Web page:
Adequacy as Levels of Play
One method that I find very useful for evaluating adequacy concerns is "level of play". If you look at different games or different leagues of the same game, it's pretty apparent that the "level of play" - the amount of athleticism, effort, skill, planning, strategy, etc. that is on display - is quite different.
For instance, in the United States the NFL is operating at a higher level of play than college football. Similarly, baseball in the United States operates at a higher level of play than baseball in Japan, and either is significantly elevated compared to the rest of the world. In South Korea, Starcraft is treated as a professional sport, and is thus predictably operating at a higher level than Starcraft in the United States. This sort of consideration doesn't just apply to sports - cryptocurrency trading operated at an obviously much lower level of play than normal finance for a long time (though that may be changing).
A similar concept can be applied to general adequacy - one can quite usefully analyze existing organizations or programs by asking "what's the level of play here?" There are three basic questions that I think are quite useful for analyzing what level something is on:
- Seriousness. Do people take this seriously? There are many areas that nobody really tries very hard at, and those areas usually operate at a low level of play - why bother to do it right if you don't really care that much? In sports, think about the difference between a niche sport like jai alai and something like soccer.
- Competitiveness. Do different groups compete to do better? If so, how close is the competition? There are some fields that are taken very seriously but are nevertheless not very competitive - medicine, for instance - and this tends to yield lower-level outcomes overall, since there is less incentive to integrate new advances into the system.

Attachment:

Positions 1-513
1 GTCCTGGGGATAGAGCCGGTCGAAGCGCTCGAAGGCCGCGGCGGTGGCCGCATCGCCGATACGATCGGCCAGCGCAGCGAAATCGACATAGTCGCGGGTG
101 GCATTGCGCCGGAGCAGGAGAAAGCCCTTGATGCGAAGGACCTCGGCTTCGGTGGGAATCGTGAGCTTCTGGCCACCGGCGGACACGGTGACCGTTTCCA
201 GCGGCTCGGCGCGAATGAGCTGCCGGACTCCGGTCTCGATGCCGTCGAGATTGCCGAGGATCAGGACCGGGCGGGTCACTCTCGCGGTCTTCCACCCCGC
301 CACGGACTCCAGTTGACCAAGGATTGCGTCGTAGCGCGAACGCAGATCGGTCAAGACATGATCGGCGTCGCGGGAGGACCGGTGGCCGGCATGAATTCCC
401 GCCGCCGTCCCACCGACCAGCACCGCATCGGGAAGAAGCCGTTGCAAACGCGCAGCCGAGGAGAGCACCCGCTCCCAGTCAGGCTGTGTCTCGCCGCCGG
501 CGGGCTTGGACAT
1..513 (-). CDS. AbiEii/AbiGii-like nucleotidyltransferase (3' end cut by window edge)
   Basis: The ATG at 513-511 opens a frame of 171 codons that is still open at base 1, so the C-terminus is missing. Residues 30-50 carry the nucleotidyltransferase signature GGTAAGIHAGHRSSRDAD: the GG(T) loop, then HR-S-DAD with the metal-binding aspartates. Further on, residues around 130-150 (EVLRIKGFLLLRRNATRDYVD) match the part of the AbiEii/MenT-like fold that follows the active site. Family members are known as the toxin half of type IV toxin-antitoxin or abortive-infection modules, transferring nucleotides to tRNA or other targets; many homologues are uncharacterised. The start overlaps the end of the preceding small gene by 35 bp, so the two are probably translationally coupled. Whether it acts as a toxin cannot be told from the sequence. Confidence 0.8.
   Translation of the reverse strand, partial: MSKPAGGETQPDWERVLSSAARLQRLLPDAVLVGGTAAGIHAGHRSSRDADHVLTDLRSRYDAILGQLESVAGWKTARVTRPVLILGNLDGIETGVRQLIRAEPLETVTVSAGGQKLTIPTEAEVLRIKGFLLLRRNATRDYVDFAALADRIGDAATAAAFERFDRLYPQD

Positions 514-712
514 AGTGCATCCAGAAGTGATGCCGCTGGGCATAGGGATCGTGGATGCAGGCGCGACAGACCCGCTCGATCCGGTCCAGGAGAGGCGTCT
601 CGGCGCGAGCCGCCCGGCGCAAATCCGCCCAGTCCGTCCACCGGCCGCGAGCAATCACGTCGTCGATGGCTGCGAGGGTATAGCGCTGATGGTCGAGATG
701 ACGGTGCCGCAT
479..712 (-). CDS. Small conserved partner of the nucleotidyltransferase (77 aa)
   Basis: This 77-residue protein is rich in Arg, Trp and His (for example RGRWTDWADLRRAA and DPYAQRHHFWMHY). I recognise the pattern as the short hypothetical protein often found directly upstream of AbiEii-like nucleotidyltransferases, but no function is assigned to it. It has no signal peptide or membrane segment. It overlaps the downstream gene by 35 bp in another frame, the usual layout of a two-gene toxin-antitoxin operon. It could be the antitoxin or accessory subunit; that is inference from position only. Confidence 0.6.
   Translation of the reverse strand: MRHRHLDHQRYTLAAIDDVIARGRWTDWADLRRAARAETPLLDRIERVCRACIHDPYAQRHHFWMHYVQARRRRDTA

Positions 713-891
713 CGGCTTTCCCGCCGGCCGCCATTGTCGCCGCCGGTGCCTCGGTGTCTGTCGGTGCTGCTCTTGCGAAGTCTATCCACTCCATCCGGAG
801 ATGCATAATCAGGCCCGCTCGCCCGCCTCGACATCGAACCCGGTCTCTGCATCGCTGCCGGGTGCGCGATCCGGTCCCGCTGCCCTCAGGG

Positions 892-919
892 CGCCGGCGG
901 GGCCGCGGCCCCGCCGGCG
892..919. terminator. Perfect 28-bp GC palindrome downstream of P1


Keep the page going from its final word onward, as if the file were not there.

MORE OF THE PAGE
- Aliveness. Are the conclusions being tested in actual practice? If not, are they being tested under realistic training conditions? It may surprise you to learn that there are matters that are taken seriously and competitively and yet not actually tested, but this is the state of the world! The biggest example of this I can think of would, surprisingly enough, be military strategy. History is rife with examples of situations where war planners, despite being very serious, well-funded and in direct competition (sometimes to the point of arms races), nevertheless made grevious errors - errors which led to the deaths of thousands. One of the main reasons such drastically wrong decisions can be made is that it is very difficult to actually test various military strategies under realistic conditions, and so false theories easily propagate in the absence of actual wars.
Asking these questions is a great quick way to evaluate "level of play" and hence adequacy. For instance, to take three quick examples of my evaluations:
- The level of play in investment banking is quite high. People take it quite seriously, it's very competitive, and people's conclusions are tested all the time.
- The level of play in Magic: the Gathering is lower than that but still pretty high - people take it quite seriously (as games go), it's very competitive, and people's conclusions are tested all the time.
- The level of play in asteroid impact avoidance, on the other hand, is not very high. While this is certainly a serious affair in one sense, it isn't highly funded, it isn't very competitive, and it's hard to do tests.
I find this method and framing quick and easy to use - when I frame things in terms of "adequacy" it seems at times a little distanced from the case, but when I frame them in terms of levels of play they end up much easier for me to work with.
Try this out and see if it works for you!